What if the gleeful excess of Painkiller was supported by the open-ended tinkering of Diablo and the juvenile humor of a 90s 3D Realms game? It would go something like this: Wheeeeee — dick joke — eeeeeeee! Numbersstatsinventoryupgrades. Wheeeeee — dick joke — eeeeeeee! Numbersstatsinventoryupgrades. Wheeeeee — dick joke — eeeeeeee! Numbersstatsinventoryupgrades. Wheeeeee — dick joke — eeeeeeee! Numbersstatsinventoryupgrades. And so on, ad infinitum. It would be called Shadow Warrior 2 and it would be ridiculous, joyous, intricate, and surprisingly mathy.

Review here and video review here. Gameplay stream here.


1. Quadrilateral Cowboy

In 2016, there was no game as unpredictable, memorable, or touching as Quadrilateral Cowboy. What might seem at first like a tragically underdeveloped version of Hitman turns out to be the intimate portrait of a life well-lived.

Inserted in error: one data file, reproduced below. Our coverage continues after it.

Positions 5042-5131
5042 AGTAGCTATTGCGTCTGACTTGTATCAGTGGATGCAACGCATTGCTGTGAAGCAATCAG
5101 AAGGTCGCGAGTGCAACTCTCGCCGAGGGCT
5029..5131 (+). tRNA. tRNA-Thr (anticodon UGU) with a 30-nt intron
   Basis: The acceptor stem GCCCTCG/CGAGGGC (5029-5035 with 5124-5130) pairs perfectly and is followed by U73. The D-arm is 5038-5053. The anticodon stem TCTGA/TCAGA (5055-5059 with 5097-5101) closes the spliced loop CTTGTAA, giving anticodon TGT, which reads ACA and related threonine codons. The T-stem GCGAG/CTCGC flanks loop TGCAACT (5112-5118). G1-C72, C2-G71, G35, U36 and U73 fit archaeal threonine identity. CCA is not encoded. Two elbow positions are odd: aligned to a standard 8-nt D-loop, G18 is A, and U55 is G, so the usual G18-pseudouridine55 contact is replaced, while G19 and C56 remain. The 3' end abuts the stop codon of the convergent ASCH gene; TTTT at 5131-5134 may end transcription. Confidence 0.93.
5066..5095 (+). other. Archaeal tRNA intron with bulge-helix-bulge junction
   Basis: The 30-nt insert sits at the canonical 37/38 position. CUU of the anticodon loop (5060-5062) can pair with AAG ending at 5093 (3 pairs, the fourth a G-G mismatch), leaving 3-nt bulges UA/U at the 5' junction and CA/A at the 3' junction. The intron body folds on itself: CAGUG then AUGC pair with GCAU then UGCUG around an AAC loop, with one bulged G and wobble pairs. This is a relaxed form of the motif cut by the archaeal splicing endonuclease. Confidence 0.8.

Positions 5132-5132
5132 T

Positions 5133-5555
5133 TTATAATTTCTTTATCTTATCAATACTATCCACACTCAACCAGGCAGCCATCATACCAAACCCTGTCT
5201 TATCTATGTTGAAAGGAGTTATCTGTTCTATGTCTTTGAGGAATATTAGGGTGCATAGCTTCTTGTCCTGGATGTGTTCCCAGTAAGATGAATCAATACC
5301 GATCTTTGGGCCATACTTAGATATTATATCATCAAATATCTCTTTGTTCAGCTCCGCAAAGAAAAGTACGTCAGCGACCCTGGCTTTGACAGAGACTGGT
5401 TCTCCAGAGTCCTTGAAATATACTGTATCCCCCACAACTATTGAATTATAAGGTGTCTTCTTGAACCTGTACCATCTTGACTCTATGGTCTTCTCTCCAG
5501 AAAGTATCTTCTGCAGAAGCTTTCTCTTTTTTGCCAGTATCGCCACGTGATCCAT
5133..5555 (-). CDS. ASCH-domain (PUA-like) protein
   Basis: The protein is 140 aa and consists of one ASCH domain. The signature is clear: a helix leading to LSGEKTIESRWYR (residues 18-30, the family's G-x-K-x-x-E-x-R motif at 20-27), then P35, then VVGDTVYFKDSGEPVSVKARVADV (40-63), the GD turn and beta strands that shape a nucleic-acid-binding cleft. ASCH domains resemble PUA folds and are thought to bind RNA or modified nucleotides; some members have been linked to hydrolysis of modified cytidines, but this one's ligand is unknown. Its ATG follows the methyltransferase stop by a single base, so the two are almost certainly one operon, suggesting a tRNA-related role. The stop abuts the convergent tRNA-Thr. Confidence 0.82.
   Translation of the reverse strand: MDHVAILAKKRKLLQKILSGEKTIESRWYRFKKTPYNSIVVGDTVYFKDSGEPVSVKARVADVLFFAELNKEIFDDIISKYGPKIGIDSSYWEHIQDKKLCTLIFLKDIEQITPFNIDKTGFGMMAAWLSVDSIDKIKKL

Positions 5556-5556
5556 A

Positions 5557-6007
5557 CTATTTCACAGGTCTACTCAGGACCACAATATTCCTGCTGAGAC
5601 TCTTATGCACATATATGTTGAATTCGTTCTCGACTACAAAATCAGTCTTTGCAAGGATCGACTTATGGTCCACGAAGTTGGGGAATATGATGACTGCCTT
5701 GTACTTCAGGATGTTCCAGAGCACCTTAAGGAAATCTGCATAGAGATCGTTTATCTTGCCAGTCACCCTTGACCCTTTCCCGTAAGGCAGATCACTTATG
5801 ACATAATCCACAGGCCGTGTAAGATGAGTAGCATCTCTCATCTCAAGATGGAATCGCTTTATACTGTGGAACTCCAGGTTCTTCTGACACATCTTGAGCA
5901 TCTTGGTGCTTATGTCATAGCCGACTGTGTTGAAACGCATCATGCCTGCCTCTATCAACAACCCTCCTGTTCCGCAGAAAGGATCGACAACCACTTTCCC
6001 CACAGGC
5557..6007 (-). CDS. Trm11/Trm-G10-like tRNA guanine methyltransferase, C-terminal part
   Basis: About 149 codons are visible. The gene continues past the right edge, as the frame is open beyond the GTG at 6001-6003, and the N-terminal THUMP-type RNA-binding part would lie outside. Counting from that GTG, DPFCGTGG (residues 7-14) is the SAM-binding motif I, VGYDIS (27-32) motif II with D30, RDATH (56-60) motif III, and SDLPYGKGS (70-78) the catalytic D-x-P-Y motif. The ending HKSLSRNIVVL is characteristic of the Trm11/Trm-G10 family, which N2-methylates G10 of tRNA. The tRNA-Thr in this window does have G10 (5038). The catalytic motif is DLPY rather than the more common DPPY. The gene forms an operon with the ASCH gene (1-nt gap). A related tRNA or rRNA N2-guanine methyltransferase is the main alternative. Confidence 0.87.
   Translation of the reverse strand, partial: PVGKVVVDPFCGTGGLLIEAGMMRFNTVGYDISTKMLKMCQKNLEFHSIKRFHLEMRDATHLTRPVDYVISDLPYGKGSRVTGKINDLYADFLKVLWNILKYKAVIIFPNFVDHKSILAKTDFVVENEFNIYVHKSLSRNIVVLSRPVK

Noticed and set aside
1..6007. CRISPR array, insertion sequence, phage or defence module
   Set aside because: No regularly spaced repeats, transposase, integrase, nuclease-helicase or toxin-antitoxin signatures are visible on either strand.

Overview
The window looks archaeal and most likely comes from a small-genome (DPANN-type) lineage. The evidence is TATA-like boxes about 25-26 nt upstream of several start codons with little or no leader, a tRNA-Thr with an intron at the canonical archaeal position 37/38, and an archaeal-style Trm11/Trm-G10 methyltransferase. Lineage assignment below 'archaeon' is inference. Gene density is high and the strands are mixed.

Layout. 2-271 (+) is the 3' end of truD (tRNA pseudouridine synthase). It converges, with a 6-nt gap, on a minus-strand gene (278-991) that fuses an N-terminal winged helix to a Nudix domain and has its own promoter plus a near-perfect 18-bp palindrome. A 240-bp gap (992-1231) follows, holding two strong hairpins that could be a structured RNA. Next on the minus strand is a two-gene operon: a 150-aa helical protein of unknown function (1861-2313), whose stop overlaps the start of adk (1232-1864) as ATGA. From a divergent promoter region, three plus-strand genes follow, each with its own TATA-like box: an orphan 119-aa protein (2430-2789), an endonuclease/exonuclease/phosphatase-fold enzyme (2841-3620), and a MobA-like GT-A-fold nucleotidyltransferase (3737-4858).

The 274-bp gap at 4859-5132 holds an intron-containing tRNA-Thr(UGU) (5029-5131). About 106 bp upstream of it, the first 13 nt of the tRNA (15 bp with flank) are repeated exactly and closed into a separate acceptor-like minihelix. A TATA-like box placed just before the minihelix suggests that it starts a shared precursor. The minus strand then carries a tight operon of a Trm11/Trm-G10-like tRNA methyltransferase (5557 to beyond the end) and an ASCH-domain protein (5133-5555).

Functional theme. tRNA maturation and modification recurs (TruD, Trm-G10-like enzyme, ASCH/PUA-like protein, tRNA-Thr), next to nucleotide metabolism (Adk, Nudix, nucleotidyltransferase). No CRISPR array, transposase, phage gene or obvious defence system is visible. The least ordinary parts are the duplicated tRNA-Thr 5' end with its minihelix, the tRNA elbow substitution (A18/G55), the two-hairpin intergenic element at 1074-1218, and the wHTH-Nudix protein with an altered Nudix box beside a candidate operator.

From the review:

“Here’s this,” Quadrilateral Cowboy says, literally rolling out something new. You usually get it from a cat named Chu Chu who runs a bicycle shop. You can test it in an empty room. It seems pretty cool. Then you get to use it in a mission. Yep, it’s pretty cool. Then the game moves on to show you something else. “Wait, but what about that last thing?” you wonder while it sits in your inventory mostly unused. You figure there are going to be missions at the end where everything comes together, where everything is mashed up into an epic dizzying escapade of gadgets and puzzles and even some precarious timing. But then it’s all over and no such thing happened. It just moved on from cool thing to cool thing to conclusion. Because unlike The Witness which was always and only about the puzzles, Quadrilateral Cowboy was never about the gadgets.

Gameplay stream here.